Published in The Edge, June 2019.
In 2016, Malaysia’s Gini Coefficient, a common measure of relative income inequality, stood at 0.399. This figure was lower than the corresponding Malaysian Gini Coefficient in 2007, which stood at 0.461. Given that a lower Gini coefficient implies lower income inequality, a first glance view of the change in Malaysia’s Gini Coefficient indicates that income inequality in Malaysia improved significantly from 2007 to 2016.
Data from a 2017 paper by the IMF seems to bear this out. In a sample of 50 countries, including both developed nations as well as developing nations, Malaysia’s labour income share – in essence, the percentage of GDP or national income accruing to labour – increased by the most from 1991 to 2014. Indeed, some of the world’s most important economies saw a decline in that trend, including China, Germany, the United States and Japan. So Malaysia seemed to have bucked a common global trend – increasing returns accruing to capital owners, rather than to labour.
On the surface, it therefore stood to reason that the state of inequality in Malaysia was improving. The Gini coefficient had been decreasing, and labour – more so than capital – was taking a greater share of national income. But, as always, with a mightily complex issue such as Inequality, a deeper understanding of what was really happening with the Malaysian economy was necessary.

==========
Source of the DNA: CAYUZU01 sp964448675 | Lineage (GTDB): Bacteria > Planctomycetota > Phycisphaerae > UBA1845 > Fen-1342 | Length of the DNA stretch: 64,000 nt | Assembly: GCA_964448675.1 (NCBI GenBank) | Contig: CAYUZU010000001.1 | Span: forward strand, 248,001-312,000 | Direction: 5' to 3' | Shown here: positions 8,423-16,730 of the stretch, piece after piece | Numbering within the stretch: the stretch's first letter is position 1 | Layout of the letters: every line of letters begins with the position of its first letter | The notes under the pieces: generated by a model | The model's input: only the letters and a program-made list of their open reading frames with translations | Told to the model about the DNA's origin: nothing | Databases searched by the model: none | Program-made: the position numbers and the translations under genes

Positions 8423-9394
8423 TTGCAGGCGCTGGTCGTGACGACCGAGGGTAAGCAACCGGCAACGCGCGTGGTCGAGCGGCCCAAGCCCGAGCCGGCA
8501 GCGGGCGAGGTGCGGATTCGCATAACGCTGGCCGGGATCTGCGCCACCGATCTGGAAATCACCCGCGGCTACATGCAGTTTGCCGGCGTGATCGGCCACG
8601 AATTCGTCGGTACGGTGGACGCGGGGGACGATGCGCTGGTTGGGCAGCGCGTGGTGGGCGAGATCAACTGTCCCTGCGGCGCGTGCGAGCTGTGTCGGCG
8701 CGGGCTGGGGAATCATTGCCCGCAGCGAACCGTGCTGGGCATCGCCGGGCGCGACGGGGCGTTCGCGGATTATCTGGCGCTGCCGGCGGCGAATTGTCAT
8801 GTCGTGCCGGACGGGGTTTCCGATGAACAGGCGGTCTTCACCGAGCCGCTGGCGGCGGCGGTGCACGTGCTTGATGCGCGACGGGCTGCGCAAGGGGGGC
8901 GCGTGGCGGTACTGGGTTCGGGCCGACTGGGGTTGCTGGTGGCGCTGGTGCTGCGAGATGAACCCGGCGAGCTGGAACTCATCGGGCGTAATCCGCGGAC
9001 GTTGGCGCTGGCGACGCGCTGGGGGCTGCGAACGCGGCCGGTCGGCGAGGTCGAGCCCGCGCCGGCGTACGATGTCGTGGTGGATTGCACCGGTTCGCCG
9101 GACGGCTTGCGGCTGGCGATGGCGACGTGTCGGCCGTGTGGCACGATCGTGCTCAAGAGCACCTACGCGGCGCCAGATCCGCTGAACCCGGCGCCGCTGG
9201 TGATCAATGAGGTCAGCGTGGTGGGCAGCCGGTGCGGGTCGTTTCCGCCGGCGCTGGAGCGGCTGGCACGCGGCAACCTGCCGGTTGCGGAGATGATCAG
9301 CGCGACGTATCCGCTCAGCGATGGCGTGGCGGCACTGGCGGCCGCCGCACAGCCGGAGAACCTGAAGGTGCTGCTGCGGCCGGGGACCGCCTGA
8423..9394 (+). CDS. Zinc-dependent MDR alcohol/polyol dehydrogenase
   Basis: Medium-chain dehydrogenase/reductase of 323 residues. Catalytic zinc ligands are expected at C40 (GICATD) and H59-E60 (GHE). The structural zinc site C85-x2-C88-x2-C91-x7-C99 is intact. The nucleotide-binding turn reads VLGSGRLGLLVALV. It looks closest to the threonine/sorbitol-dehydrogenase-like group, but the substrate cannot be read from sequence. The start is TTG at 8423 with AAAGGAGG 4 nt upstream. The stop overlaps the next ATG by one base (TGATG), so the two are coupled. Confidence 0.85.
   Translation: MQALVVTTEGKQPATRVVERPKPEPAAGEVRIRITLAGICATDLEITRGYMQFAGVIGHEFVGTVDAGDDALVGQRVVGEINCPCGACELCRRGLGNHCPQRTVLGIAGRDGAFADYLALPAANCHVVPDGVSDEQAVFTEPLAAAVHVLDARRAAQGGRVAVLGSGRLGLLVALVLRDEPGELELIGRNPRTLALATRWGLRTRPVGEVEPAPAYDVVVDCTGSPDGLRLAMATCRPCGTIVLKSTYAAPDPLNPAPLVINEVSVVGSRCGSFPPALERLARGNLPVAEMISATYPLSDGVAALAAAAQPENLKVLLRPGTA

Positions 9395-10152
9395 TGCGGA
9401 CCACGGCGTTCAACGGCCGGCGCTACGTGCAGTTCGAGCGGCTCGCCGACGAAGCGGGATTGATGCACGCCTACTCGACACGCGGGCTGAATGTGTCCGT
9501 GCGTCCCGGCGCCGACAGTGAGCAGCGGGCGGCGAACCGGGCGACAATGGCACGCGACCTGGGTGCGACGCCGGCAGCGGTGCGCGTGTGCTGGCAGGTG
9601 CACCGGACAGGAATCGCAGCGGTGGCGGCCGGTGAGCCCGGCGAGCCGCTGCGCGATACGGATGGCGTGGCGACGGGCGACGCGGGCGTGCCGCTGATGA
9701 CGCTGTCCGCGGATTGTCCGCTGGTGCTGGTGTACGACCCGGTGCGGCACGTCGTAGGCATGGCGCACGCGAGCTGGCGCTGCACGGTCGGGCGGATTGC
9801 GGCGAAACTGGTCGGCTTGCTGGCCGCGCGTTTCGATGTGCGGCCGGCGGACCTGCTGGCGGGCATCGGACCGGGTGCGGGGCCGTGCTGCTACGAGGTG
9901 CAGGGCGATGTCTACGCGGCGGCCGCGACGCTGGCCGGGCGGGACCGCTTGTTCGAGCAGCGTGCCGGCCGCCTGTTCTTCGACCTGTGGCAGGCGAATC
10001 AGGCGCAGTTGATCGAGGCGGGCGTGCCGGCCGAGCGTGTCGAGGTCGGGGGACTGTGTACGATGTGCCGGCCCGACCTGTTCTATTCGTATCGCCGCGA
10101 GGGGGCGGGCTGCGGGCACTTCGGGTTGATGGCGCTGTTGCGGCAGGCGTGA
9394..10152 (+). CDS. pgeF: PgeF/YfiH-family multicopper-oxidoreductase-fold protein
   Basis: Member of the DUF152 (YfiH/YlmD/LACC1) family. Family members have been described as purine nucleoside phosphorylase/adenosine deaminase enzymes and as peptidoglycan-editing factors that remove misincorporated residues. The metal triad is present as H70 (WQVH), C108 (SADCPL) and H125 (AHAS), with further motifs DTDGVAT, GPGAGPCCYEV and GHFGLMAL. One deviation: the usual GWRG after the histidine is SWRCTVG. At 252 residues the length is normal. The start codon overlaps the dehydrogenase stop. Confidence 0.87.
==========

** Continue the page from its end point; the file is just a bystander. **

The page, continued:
A research paper by the Khazanah Research Institute in 2017 showed that, as per government policy, Malaysia had made the transition towards an economy where 60% of its GDP came from the Services sector. This was in line with policy direction at the time; the Economic Transformation Programme (“ETP”) stated that Malaysia will focus on developing a “large and thriving services sector.” Of the 11 sectoral National Key Economic Areas (“NKEAs”) under the ETP, 7 were Services NKEAs.
While the ETP set out to develop high value-added services – and therefore to create high-income jobs – the reality turned out very differently. From 2005 to 2010, traditional services accounted for 41% of GDP, increasing to 44% of GDP over the period from 2011 to 2016. Modern services, however, stood still at 14% of GDP. As such, Malaysia’s economic structure did not evolve as quickly as policy intended; we still have an economic structure that prioritises traditional low value-added services, as opposed to high-technology sectors.
As such, it makes sense that given the structure of the economy, we would see the prevalence of a labour-intensive economy, manifesting itself in the increase in the labour income share, as documented by the IMF. This, among other social assistance programmes such as the Bantuan Rakyat 1Malaysia (“BR1M”), also reduced the Gini Coefficient in Malaysia.
The question is – at what cost? In the short term, Malaysia’s growth may be more inclusive as rewards to labour rise, but in the long-term, we have managed to develop an economic structure that is less reliant on technology, thereby reducing our capacity to harness innovation and drive productivity growth. Of course, this is not to say that we should blindly allow inequality to run roughshod over the nation, but rather to say that approaches to tackling inequality need to take into account the larger picture of national development. We cannot miss the forest for the trees.